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13 April 2024

New Zealand rugby hero McCaw advocates for new flag

New Zealand All Blacks captain Richie McCaw (centre) and his teammates perform the Haka before their opening Rugby World Cup Pool A match against Tonga. (FILE)

By Agencies

Former All Blacks captain Richie McCaw has joined New Zealand's debate over a potential new flag by taking to social media to express his desire for the country to adopt one with a silver fern.

The 35-year-old McCaw, who earlier this week was named New Zealander of the Year, said he felt his country needed to change the flag when he ran out ahead of last year's World Cup final against trans-Tasman neighbours Australia.

"The moment when I decided a new flag would be great for our country (was when) running out at Twickenham and seeing the two flags looking so similar," McCaw wrote on his Facebook page on Sunday, with a picture of the two flags side by side.

"The silver fern has always been the special symbol on the All Black jersey that represents who we are as kiwis, so the new flag with a silver fern as a part of it would be a great option I believe."

McCaw joined fellow All Blacks team mate Dan Carter, who now plays in France, as two high-profile sports people to come out in favour of a new flag in the last week.

New Zealand is currently undergoing a two-part referendum to determine whether or not to change its flag, with the second phase due to be hold next month when a design featuring a fern on a blue and back background, will face off against New Zealand's current flag.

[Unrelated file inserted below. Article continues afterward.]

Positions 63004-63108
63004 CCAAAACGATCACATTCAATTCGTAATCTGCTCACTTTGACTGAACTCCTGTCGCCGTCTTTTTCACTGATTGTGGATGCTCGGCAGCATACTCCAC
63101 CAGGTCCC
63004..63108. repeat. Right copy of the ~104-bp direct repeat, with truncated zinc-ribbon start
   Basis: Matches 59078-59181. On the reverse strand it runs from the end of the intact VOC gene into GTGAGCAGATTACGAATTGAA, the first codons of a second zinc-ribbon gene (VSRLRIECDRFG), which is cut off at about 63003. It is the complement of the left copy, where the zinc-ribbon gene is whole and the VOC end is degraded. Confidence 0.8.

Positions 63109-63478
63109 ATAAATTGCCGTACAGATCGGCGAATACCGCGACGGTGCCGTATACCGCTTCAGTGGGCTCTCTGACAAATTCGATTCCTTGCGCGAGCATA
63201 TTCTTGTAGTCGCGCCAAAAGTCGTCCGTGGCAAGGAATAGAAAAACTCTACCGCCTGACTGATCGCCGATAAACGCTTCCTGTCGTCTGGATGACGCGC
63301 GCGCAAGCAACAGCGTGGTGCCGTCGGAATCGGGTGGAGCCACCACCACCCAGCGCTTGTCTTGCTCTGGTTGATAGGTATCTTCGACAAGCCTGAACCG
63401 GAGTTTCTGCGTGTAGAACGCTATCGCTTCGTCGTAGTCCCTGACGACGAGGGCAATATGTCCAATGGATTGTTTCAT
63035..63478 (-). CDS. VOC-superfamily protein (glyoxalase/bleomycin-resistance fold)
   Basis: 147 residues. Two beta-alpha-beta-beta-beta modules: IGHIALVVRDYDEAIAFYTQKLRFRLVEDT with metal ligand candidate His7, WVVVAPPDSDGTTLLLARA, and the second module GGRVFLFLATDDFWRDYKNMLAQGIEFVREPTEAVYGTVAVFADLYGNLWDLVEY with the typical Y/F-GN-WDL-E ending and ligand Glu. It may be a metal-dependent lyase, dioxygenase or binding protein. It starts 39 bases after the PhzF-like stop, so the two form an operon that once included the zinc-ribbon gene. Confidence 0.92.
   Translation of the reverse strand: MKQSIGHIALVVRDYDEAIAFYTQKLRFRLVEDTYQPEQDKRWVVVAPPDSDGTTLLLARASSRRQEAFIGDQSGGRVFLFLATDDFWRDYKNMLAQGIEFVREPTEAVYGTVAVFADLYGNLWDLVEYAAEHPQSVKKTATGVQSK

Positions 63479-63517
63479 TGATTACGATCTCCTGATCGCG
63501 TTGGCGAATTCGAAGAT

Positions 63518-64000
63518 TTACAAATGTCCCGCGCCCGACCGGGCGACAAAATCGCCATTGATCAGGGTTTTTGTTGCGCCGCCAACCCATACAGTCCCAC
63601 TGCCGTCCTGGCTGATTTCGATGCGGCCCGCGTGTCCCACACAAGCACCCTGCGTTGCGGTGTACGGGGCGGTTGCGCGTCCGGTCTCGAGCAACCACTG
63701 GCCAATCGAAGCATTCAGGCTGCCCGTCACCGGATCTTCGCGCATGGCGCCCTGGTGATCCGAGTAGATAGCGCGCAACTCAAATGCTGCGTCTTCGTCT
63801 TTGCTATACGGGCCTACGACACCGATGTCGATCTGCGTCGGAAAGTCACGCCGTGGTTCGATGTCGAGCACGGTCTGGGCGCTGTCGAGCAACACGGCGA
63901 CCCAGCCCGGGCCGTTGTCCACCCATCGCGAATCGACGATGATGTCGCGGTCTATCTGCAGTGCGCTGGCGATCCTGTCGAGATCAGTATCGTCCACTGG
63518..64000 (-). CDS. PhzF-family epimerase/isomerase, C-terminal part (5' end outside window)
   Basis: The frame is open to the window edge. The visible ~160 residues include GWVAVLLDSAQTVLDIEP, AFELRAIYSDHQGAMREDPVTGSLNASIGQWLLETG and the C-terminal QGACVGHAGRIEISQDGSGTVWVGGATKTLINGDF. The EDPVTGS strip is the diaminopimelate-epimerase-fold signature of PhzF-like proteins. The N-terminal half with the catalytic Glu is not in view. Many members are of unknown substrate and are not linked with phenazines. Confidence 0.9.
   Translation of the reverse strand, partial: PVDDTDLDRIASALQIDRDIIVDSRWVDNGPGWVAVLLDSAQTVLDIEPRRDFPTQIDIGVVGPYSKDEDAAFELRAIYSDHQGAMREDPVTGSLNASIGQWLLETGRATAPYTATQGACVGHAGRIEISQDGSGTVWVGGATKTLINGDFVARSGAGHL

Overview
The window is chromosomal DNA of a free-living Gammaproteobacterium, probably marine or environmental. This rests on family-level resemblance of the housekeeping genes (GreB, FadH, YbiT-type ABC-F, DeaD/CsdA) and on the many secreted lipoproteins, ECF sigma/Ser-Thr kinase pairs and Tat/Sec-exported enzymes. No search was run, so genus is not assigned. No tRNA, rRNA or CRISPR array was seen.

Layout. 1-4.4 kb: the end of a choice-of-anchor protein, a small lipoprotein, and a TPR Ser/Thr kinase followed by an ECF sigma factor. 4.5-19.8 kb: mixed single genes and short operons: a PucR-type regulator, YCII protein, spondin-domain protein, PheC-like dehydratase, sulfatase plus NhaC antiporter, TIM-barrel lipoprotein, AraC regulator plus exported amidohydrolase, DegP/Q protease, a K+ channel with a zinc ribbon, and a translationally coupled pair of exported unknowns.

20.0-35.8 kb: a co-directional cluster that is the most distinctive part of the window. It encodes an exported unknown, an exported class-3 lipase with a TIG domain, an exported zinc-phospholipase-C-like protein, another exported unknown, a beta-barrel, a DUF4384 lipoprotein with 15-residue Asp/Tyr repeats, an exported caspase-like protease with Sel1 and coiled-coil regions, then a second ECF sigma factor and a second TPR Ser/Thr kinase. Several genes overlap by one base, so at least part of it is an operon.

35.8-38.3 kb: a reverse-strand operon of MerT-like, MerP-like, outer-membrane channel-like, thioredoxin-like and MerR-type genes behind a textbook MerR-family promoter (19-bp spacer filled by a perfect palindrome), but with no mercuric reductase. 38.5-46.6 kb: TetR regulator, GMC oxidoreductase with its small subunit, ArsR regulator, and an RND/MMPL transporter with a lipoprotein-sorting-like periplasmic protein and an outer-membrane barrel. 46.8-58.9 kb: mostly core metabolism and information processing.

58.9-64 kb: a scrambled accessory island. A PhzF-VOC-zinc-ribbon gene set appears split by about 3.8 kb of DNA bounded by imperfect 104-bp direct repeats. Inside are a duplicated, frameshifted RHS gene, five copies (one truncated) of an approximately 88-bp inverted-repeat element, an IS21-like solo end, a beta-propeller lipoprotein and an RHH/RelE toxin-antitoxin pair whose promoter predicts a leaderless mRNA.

The existing flag features the United Kingdom's Union Jack in the corner and four red stars in a Southern Cross formation, indicating New Zealand's location in the South Pacific.

The new flag had won an earlier referendum against four other contenders following a public process where more than 10,000 designs including flags bearing the native kiwi bird and sheep, were whittled down to the shortlist by a Government-selected panel.

New Zealanders ranked the five in order of preference in the first phase of the referendum and the white fern on a black and blue background with four red starts came out on top.

Voter turnout was around 1.5 million people - or 49 percent of registered voters.

The cost of the referendum, about NZ$26 million, has been criticised, while local media this week reported that Prime Minister John Key's Cabinet in the centre-right government was divided on changing the flag.

Key initiated the referendum last year and has indicated his preference for a silver fern to be incorporated into a new flag.

The country's most prominent war veterans group has voiced its opposition to any changes to the existing flag.